It’s contempt which informs the arrogance sustaining the religiosity of the issue.  There are adherents of many religions who do not hold the same definitions of what constitutes life, and when it can be said to exist.  There are even rifts among members of the same religion.  In most realms of human activity we don’t value the “my way or the highway” attitudes of contemporaries.  However, the religious radicals  in Congress would have us adopt their contempt for the definitions and tenets of other faiths.  Those people are without the freedom to choose because their highway doesn’t follow the same tracks as the radical religionists.

The radicals stand the 1st Amendment on its head.  They must be “free” to practice their religion, meaning that everyone else has to adopt the legislative extrapolations of their tenets.  Those who would dare to challenge their doctrines must be “UnChristian,” or even “UnAmerican.”

Should a woman die from the complications of a pregnancy, even one caused by rape or incest, then so be it.  Fatalism intervenes to create a rationale — it has to be God’s plan — as if God meant for children to be orphaned.

Should members of other faiths, which do not share the tenets of the True Believers, be restricted by the legislation enacted by the radicals — so be it. Arrogance creates the rationale — MY faith is the only correct one.  It is perfectly acceptable to believe in the veracity of one’s faith, but it is not helpful to believe in the exclusion of all others.  That’s what freedom is, after all, the willingness to accept that we may all have different ideas, and that we should tolerate the beliefs of others.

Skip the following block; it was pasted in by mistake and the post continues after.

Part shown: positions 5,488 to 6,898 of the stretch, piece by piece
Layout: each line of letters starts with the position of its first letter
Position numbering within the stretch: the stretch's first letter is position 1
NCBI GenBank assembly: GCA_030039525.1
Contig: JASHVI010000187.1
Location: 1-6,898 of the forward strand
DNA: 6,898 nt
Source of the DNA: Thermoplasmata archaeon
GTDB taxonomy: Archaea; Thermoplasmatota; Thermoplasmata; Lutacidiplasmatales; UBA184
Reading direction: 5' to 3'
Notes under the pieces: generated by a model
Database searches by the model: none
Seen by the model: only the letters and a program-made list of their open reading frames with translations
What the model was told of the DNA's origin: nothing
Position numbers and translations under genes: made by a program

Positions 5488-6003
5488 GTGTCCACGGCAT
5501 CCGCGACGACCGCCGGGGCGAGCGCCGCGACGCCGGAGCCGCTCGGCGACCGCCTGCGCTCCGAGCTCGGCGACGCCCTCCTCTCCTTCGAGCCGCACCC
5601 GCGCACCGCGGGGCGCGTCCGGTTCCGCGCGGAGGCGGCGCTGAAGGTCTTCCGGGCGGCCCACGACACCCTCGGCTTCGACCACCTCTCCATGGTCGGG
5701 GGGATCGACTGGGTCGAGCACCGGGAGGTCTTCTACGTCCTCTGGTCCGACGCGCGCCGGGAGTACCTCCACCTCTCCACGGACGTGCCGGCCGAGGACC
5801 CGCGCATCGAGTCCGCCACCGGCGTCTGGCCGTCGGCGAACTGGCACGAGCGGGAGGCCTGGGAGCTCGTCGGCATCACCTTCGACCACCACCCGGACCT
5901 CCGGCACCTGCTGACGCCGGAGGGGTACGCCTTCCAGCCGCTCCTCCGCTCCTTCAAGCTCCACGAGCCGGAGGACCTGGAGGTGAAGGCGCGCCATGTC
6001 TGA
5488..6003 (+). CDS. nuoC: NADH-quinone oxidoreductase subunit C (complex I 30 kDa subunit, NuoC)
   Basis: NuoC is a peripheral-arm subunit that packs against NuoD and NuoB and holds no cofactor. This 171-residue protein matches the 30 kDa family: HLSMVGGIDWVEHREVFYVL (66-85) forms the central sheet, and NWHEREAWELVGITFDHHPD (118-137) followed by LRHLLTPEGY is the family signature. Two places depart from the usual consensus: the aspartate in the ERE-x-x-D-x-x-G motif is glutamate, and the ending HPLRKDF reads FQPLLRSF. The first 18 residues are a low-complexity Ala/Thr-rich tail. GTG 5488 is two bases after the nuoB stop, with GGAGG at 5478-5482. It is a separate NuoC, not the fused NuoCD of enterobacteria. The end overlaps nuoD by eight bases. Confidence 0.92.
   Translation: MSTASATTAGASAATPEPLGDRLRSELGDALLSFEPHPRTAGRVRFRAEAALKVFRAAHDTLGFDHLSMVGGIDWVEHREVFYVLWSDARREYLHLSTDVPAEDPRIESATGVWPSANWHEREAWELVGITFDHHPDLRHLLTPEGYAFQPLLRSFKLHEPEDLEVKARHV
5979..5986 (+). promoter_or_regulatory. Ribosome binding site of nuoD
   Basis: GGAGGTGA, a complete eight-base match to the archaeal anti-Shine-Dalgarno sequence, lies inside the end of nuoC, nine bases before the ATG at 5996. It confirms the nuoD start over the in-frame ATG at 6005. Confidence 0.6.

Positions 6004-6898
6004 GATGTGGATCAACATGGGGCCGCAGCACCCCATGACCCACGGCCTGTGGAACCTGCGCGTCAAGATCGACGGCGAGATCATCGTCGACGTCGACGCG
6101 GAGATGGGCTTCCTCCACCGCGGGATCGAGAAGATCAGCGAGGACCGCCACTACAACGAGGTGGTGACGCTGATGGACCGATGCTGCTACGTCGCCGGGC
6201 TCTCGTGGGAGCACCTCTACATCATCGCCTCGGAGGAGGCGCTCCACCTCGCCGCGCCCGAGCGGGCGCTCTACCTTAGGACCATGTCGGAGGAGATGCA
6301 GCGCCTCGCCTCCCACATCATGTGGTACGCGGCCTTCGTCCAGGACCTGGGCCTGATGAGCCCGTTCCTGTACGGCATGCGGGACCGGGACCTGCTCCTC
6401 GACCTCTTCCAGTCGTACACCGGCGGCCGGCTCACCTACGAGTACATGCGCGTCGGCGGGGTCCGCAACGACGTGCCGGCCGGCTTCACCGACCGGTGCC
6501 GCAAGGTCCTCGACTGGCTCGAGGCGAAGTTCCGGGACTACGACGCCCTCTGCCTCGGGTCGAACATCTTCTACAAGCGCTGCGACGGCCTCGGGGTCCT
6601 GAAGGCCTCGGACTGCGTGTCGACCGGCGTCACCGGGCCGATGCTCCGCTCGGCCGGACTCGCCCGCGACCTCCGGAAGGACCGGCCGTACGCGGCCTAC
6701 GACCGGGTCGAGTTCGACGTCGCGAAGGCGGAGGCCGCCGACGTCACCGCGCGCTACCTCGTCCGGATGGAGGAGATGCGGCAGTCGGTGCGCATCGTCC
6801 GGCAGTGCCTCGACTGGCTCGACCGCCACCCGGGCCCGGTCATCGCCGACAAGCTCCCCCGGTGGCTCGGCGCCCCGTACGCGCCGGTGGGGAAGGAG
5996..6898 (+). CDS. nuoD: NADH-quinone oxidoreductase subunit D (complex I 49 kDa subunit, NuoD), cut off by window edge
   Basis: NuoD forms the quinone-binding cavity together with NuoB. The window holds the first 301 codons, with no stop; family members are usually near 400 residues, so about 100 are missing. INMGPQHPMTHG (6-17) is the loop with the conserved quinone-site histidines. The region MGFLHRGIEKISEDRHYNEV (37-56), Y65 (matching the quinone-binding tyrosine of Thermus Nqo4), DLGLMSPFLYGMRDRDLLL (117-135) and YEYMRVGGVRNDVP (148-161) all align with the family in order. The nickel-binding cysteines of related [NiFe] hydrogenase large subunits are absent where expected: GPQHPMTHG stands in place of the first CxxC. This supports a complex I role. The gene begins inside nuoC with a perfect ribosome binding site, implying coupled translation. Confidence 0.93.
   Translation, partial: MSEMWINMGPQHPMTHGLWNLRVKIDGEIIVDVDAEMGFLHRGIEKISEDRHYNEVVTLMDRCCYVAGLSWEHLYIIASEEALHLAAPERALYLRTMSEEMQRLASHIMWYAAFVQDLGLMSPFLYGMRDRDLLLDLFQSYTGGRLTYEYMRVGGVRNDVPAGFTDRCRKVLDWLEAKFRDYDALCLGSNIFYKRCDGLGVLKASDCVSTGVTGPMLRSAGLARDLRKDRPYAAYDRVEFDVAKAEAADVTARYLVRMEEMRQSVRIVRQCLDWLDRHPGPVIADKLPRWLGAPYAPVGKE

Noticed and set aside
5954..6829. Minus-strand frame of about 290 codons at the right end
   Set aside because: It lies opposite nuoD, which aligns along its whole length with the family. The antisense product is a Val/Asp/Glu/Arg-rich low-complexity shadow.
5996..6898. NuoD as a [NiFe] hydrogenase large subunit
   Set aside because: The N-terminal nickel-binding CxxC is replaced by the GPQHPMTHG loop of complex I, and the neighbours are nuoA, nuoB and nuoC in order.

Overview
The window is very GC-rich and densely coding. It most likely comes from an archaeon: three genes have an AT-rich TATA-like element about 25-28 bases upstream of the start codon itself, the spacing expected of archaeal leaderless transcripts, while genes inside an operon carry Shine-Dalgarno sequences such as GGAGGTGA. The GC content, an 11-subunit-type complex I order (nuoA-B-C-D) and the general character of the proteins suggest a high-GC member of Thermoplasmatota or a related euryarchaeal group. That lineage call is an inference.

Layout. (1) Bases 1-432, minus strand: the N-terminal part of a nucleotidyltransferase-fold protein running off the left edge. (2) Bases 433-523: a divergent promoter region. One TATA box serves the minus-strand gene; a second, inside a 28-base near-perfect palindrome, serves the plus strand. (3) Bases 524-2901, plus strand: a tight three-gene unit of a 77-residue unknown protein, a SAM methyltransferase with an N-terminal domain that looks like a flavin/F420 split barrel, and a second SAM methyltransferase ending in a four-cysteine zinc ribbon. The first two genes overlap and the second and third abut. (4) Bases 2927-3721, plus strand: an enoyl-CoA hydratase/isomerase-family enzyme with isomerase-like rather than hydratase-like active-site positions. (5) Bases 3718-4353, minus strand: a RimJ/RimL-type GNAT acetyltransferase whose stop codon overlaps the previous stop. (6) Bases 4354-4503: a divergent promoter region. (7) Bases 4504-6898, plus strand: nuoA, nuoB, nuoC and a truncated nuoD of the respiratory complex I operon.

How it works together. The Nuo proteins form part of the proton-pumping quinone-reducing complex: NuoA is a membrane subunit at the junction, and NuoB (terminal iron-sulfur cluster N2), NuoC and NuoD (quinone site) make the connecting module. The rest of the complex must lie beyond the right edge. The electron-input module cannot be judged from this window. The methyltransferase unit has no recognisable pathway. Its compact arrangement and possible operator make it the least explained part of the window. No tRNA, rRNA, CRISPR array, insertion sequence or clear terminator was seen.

We may disagree, we may challenge, we may argue, but in the end when it comes down to articles of faith we don’t judge — lest we be.

What we cannot do is to hold others in contempt.  If for no other reason than: “… if you be broken by your Enemy that you despise, you double your own disgrace by your rash and indiscreet arrogance.”

1 Comment

Filed under 2012 election, Politics, Women's Issues, Womens' Rights

One response to “There’s No War On Women: It’s the politics of contempt

  1. Your point about ignorance rings especially true to me. I cannot believe there are those in American office that I can say with complete certainty are not even as intelligent as myself. I find this particular point hugely troubling.